When several states banned affirmative action in higher education admissions, they pledged to use alternative policies to promote inclusion and diversity. In a , Mark C. Long of the University of Washington and Nicola A. Bateman of the Brookings Institution tested that claim and the impact on college demographics.
The researchers found that “the elimination of affirmative action has led to persistent declines in the share of underrepresented minorities among students admitted to and enrolling in public flagship universities in these states.” After conducting a number of case studies, Long and Batemen found that schools were unable to increase opportunities for minority applicants using alternative measures. These measures include considering socioeconomic factors in admissions, increasing outreach and financial support for low-income students, and dropping the practice of giving preference to “legacies."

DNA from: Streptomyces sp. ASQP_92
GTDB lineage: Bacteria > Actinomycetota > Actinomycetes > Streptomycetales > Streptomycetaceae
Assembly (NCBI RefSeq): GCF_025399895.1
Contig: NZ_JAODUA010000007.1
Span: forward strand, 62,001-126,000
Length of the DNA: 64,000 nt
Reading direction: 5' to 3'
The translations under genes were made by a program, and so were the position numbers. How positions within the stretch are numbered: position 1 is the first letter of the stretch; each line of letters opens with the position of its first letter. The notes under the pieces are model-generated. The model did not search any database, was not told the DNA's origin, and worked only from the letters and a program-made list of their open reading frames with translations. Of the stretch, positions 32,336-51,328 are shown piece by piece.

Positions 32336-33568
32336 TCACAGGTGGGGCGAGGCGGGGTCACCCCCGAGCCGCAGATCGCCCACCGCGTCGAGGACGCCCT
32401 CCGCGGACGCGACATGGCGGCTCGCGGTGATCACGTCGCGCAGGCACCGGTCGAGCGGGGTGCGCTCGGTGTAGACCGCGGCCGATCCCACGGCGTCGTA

In their study of the University of California-Berkley, they found that, although the percentage of high school graduates that were under-represented minorities rose, the percentage of applied, admitted, or enrolled college freshman from that population did not. Although minority students made up a large percentage of the high school graduate pool, the following year’s college freshman class did not reflect it.